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FYI-I have moved this proposal to GRC-0001, per the guidelines laid out in GIP-0001, as in it’s current form it does not seem to propose any changes to the subgraph API or core protocol logic, but rather a design pattern that might be standardized in the community.

I also changed the stage to proposal.

To be moved to draft I would recommend the following changes:

  • As subgraphs are multi-blockchain I would make it clear that this proposal is Etheruem-specific and freely uses Solidity/EVM specific concepts like “selector”.
  • I would disambiguate which concepts are being introduced by this proposal (i.e. “selector”) vs. are pre-existing and provide references to existing concepts.
  • Show how you derived the result that having an ABI in the subgraph manifest introduces 100 gas extra in the pattern.
  • Show what an example subgraph handler might look like that consumes a DataEdge smart contract.
  • References and relationship to prior art of other execution layers that simply use transaction call data for storage (i.e. Rollups)

I disagree with this assessment. The GIP clearly states:

The GIP proposes that a DataEdge instance be deployed to Ethereum mainnet as a part of the core protocol logic. The outcome would be that The Graph Council blesses contract address 0xFFFF... as The Graph Protocol’s DataEdge, which will in the future be a dependency of the Epoch Oracle and Query Version Registry - core protocol components. Further out I expect information like the Query Version Registry sent over the DataEdge bridge will be used in the automated protocol dispute process. This is in my mind a core protocol implementation decision point and therefore a GIP, not a GRC.

Great! The DataEdge as a design pattern works today. We’ve already tested the full pipeline including using a human-readable ABI in the subgraph. You can feel free to start using it for your project, whether or not it is accepted in this GIP as a dependency of The Graph’s core protocol logic.

For contributing to the discussion, it is happening here in this forum so feel free to post your thoughts.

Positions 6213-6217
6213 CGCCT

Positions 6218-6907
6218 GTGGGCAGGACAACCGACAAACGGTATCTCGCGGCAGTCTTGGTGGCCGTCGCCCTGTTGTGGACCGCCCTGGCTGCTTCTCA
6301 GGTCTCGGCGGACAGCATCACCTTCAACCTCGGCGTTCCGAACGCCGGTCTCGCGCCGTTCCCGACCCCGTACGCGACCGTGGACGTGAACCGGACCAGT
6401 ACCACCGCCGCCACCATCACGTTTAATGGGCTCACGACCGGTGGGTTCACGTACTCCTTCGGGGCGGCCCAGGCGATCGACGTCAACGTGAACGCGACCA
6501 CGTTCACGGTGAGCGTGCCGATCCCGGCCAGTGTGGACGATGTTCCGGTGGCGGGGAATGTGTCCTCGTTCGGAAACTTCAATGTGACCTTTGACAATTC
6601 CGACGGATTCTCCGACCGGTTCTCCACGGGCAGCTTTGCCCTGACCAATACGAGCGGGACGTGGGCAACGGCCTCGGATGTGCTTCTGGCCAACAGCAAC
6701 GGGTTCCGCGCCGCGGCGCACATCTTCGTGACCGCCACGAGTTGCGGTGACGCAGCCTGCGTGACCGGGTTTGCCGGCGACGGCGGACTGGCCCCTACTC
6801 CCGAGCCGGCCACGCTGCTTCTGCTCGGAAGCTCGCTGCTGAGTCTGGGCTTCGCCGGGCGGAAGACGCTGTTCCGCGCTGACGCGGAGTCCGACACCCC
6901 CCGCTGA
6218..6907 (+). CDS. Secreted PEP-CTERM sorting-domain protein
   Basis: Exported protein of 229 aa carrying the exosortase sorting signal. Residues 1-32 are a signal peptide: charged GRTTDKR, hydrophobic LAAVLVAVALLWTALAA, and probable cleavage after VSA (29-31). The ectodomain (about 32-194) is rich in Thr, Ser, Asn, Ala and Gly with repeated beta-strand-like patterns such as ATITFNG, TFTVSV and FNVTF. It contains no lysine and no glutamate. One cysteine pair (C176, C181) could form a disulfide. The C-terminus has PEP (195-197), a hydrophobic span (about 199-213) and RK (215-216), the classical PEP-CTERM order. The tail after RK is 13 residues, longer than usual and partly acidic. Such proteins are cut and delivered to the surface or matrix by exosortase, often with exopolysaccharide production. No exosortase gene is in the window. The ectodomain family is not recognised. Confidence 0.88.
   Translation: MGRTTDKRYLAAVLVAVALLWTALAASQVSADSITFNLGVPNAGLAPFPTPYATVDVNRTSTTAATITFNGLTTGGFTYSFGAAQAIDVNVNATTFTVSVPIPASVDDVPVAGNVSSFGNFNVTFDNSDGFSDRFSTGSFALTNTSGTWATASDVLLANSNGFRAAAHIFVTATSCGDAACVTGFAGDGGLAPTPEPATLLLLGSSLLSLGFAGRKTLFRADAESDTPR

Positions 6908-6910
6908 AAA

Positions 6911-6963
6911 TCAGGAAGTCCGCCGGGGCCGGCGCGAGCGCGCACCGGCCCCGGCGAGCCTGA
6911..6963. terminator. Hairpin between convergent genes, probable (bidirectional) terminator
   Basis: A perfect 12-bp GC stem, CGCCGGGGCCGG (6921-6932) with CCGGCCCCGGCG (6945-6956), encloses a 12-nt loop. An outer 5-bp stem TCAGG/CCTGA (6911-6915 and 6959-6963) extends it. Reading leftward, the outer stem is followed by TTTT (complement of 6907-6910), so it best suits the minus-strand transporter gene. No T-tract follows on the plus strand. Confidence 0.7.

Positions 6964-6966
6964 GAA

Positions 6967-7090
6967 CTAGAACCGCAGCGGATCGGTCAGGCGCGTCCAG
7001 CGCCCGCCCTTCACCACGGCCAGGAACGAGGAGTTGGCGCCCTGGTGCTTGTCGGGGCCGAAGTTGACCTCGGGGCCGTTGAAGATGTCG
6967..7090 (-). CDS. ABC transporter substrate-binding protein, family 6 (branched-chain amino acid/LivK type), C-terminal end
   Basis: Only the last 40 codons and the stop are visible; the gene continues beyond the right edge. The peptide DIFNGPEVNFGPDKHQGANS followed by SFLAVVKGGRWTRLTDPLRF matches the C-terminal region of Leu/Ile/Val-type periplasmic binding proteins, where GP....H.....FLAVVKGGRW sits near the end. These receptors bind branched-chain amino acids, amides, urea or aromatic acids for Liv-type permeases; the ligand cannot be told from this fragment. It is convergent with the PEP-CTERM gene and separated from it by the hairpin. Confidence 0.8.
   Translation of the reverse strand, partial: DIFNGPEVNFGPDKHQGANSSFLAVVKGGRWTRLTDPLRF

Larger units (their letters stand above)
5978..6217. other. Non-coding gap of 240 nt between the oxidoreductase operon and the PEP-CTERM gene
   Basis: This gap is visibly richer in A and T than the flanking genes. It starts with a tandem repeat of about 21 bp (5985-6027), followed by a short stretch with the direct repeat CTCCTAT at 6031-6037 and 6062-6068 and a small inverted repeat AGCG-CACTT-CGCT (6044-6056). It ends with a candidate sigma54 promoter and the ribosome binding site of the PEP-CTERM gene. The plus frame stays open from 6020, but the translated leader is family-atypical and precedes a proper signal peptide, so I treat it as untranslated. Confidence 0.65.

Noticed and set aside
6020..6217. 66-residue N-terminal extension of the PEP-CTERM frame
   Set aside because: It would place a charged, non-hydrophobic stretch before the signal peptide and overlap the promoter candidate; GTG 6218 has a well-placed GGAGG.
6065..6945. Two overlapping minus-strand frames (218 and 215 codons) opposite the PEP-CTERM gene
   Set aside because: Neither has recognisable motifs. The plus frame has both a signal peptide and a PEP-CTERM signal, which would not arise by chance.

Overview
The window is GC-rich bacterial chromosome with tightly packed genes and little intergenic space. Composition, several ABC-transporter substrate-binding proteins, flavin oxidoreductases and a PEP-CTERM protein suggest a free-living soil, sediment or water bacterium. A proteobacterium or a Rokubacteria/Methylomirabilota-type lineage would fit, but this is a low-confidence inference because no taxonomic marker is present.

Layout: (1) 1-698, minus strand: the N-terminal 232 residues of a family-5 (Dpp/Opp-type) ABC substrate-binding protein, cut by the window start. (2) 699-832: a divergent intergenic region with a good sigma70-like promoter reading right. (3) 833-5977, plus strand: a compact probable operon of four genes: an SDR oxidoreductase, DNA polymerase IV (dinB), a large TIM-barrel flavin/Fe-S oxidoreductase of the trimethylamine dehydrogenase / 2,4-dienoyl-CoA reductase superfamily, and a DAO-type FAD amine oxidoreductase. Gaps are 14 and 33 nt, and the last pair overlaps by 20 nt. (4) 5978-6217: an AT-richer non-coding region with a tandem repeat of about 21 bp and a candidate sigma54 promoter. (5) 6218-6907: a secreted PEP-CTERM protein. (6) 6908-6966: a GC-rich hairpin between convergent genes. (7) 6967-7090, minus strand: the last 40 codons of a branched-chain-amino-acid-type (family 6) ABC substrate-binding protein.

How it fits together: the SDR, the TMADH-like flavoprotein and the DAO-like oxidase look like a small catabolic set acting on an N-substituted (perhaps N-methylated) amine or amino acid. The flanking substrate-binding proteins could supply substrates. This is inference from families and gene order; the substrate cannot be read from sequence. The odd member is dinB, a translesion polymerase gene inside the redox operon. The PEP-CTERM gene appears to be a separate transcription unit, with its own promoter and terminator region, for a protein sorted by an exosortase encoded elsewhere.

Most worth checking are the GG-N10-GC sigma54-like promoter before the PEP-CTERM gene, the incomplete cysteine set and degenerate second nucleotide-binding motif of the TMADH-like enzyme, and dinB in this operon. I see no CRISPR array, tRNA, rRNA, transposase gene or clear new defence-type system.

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I’m certainly missing a key part here, but knowing that

  • DataEdge makes data available to subgraphs, but not to other Ethereum smart contracts, and
  • Epoch Oracle data will be necessary to manage allocations in the core graph contracts.

How does DataEdge makes the future Epoch Oracle accessible to the core Graph contracts?

It doesn’t (yet). In the meantime, cross-checking Indexers (Fishermen) as well as Arbitrators would use a subgraph query as a reference.

To close the loop when automating the dispute protocol, a contract implementing query validation logic would have to be deployed. Such a think might be called a “Subgraph Bridge”.

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Ok right, I forgot that epoch information isn’t checked when closing an allocation, but it is used to compute the POI. There is no need to have the smart contract to access the Epoch Oracle (yet)

Ah, the “specific instantiation” part of the proposal seemed to allude to future work and only seemed to include enough specific detail to be illustrative (I may have been thrown off by the “draft” label as noted above):

The Graph Protocol’s instantiation of DataEdge will use the selector as a namespace. For example, the crossChainEpochOracle(bytes _payload) and queryVersionRegistry(bytes _payload) methods would each correspond to selectors with their own payload encoding.

I do think that this design pattern is of broad general interest and could probably stand alone a community standard (GRC)–the first one!–since most of the proposal is broadly applicable, and the only thing that makes this proposal “concrete” is to deploy a specific instance of the empty fallback() contract for usage in the future GIPs for Epoch Block Oracle or Query Version Registry.

Don’t want to bikeshed though, so if you feel strongly here I’m happy to move back to the GIP list.

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The only thing I really feel strongly about is getting the protocol DataEdge contract approved and deployed in a timely manner. IMO none of the changes to the GIP requested are worth the opportunity cost of time taken from other priorities including but not limited to the dependent outcomes of the cross-chain rewards, query versioning, etc. Execution is the most important thing.